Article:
President FDR then signed this bill into law in 1935. In order to maintain it he created the Social Security Board comprised of 3 presidential appointees. The board's job was to give information on how earning were to be recorded and what benefits would be provided. In 1946 this was replaced by the Social Security Administration.
Next, the proposal was given to Congress for consideration. The bill was introduced on the same day it was received and given to both the Senate Finance Committee and the House Ways and Means Committee, in order to make sure to capitalize on always changing public interest. The bill, sure enough, got through committee, despite some close votes on several provisions.
Strong and Consistent Public Support
How it got passed?
Willingness in Congress to pass major legislation
FDR's party had a decisive majority in both the House and the Senate
Overall, I believe that Social Security has been a successful and vital piece of legislation in the United States. It has provided a crucial safety net for the elderly especially during economic downturns like the great depression and other recessions. However, the problem with Social Security has been that during times of economic prosperity it is not easy to reform or cut back spending, as people are not willing to lose any benefits. This has increasingly become a problem as the number of elderly in the U.S. has increased.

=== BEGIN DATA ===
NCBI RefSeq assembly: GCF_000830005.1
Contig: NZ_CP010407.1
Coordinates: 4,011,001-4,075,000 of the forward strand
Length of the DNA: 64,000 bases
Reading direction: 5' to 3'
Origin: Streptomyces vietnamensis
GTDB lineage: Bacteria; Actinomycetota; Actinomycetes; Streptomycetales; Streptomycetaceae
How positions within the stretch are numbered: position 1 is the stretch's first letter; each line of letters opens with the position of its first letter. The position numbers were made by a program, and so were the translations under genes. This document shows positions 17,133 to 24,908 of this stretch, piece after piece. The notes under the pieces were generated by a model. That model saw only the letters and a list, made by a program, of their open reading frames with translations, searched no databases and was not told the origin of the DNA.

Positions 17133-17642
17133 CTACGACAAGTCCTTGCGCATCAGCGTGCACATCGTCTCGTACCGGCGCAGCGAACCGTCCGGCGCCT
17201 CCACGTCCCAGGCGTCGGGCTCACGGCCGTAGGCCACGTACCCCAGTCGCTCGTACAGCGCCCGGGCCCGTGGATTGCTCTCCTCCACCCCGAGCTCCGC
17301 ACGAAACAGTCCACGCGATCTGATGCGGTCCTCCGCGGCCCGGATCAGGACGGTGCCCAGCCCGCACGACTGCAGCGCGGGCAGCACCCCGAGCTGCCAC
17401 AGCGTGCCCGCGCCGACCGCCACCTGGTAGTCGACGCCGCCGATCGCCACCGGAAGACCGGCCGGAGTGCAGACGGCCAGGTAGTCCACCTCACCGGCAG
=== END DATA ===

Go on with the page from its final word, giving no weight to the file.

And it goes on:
Is it a good policy
After intensive research, the CES turned in their report to Congress. With detailed analysis, their report suggested that the traditional means of financial security were not enough in the modern era where "The complexities of great communities and of organized industry make less real these simple means of security". The report also laid out a detailed legislative proposal.
On the back of strong public support, the Bill passed both chambers easily. However, a conference committee was needed to settle the differences in the House and Senate bills.